The Design and Preparation of Supported Catalysts
G.J. K. ACRES, A. J. BIRD, J. W. JENKINS AND F. KING
1 Introduction In this Report of catalyst-preparation technology we have placed particular emphasis on catalyst design as opposed to preparation. A properly designed catalyst should have the essential attributes of activity, stability, selectivity, and regenerability. These can berelated to the physical and chemical properties of the catalyst, which in turn can be related to the variable parameters inherent in the method used for the preparation of the catalyst. In the past much of the literature on supported catalysts has not included this information. In part this was due to the lack of techniques for physically and chemically characterizing supported catalysts. Manyadvances have been made in recent years in this area, as described in Chapier 2, so that the design of supported catalysts has become a feasible activity. In addition to a wide range of techniques for the preparation of supported catalysts a substantial number of supports are available for such systems. In this Chapter we highlight the technology of catalyst preparation and the role of the support inits application. In Table 1 are listed the total U.S. sales of catalyst support materials for 1977. The predominence of alumina and zeolites is reflected in the literature on the preparation of supported catalysts and hence in the contents of this Chapter. 2 General Methods of Preparation for Supported Catalyst Systems The principal catalyst-preparation technique involves two stages. First,rendering a metal-salt component into a finely divided form on a support and secondly; conversion of the supported metal salt to a metallic or oxide state. The first stage is known as dispersion and is achieved by impregnation, adsorption from solution, co-precipation, or deposition, while the second stage is variously called calcination or reduction.’ It is brought about by a thermal treatment ineither an inert atmosphere or an active atmosphere of either oxygen or hydrogen. When the active atmosphere is hydrogen the process is known as reduction. Although calcination/reduction can cause major problems in catalyst preparation on a large scale, it is a generalization to say that once the metal species has been bound to the support surface its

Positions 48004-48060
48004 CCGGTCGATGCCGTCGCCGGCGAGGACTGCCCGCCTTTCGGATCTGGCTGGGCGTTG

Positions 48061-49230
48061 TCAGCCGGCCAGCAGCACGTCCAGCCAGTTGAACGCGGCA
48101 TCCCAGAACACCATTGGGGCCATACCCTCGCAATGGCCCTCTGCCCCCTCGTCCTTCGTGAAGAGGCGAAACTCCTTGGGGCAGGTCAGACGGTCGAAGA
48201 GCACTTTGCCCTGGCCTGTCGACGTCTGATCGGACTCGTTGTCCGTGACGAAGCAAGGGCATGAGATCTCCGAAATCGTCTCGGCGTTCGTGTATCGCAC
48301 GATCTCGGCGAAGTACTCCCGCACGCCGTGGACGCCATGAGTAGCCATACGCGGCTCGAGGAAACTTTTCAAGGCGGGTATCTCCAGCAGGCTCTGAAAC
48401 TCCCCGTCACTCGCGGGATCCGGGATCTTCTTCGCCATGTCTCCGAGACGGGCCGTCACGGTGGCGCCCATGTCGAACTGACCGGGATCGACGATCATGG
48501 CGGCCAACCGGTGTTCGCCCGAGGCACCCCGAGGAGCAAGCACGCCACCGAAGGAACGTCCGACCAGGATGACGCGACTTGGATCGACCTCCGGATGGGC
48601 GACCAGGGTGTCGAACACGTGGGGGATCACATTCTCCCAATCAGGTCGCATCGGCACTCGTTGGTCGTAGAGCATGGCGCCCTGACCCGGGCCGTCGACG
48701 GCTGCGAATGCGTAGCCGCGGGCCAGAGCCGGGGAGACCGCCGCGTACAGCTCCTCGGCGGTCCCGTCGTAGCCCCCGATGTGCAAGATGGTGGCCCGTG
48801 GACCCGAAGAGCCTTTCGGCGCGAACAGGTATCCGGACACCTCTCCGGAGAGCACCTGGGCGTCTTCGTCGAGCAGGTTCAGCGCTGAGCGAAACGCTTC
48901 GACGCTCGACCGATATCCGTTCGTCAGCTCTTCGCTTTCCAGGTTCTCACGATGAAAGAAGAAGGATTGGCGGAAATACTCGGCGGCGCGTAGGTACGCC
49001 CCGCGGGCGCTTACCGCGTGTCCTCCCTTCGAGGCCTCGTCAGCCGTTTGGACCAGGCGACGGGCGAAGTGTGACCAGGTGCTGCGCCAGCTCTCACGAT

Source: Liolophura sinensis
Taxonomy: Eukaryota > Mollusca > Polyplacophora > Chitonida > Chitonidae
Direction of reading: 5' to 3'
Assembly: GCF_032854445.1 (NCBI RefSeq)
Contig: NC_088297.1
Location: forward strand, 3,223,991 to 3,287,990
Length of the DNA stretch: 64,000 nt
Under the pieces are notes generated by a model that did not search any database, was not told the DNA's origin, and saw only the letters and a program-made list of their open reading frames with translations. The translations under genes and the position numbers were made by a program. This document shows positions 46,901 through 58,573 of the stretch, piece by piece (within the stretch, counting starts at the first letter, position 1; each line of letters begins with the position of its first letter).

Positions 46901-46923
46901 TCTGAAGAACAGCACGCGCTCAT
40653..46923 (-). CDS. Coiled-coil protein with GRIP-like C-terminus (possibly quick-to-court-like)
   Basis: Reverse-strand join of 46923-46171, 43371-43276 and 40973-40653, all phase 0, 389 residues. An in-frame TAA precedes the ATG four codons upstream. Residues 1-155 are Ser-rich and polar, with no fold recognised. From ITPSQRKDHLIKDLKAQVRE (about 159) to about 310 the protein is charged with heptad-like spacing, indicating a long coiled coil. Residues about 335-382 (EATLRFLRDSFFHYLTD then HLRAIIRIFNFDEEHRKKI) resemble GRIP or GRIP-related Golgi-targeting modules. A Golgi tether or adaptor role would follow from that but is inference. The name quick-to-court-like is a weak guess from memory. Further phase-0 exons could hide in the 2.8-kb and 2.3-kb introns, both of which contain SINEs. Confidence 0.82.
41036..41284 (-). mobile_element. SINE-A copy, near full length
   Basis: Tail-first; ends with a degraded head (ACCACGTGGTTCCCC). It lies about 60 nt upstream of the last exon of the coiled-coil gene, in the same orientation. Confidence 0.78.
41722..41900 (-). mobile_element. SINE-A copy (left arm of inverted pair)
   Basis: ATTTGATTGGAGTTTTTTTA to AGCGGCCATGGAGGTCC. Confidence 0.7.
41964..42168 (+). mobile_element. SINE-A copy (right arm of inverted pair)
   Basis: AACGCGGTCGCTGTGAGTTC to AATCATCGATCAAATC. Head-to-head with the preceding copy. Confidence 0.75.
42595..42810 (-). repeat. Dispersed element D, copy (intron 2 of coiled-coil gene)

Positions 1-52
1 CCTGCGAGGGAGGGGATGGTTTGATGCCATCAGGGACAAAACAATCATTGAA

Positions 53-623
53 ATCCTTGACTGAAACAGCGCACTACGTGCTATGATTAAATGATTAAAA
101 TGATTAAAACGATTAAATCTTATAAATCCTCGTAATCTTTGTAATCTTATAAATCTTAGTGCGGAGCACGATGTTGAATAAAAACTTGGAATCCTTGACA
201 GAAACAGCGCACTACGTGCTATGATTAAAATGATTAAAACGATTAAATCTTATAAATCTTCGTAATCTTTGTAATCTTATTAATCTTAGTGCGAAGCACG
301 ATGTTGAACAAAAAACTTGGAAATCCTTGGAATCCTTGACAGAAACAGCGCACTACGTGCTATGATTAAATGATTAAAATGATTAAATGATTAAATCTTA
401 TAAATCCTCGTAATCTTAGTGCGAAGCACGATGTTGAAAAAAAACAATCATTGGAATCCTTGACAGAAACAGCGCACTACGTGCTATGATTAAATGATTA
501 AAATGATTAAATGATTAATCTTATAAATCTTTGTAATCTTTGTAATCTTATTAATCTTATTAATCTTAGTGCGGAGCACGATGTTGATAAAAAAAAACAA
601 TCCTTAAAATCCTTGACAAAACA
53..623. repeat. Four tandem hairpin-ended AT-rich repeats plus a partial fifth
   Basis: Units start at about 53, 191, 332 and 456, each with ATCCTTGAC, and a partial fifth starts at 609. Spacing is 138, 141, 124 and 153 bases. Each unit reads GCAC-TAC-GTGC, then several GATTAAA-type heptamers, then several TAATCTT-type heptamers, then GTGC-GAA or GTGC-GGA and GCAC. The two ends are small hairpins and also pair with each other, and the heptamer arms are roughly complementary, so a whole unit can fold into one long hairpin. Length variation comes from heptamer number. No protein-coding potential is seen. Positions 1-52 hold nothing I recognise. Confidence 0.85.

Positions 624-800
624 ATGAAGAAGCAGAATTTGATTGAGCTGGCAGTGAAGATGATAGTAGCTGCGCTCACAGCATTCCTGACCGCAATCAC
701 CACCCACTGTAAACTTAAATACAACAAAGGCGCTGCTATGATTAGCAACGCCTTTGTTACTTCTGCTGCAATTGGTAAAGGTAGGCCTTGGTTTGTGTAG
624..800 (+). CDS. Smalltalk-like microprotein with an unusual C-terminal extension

B. Delmon, P. Grange, P. A. Jacobs, and G.Poncelet, ed., ‘Preparation of Catalysts 11’, Elsevier, Amsterdam, 1979.
Table 1 US. sales of catalyst supports in 1977*
Catalyst support products Alumina Zeolites Monolith cordierite Diatomaceous earth Activated carbon Silica gel Silica/alumina
U.S. saZes (% wt.)
56.9 22.2 79 . 75 .
3.0 1.3 1.2
Adapted from Chem. Tech., 1979, April
degree ofdispersion and location will be retained during subsequent treatments. This Chapter therefore concentrates on the dispersion stage of catalyst preparation rather than the thermal treatment stage, although where this is known to cause difficulty it is discussed. The primary aim of applying a catalytically active component to a support is to obtain the catalyst in a highly dispersed form and hence in ahighly active form when expressed as a function of the weight of the active component. This feature of supported catalysts is especially important with regard to precious-metal catalysts, because it allows more effective utilization of the metal than can be achieved in bulk-metal systems. However, in the case of base-metal catalysts the use of the support is often primarily aimed at improving thecatalyst stability. This can be achieved by suitable interaction between the active material and the support. For example: unsupported copper oxide is a very active oxidation catalyst but suffers from thermal instability at high temperatures. However, when copper oxide is supported on a high-surface-area alumina, its thermal stability is improved. A wide range of techniques has been employed for...
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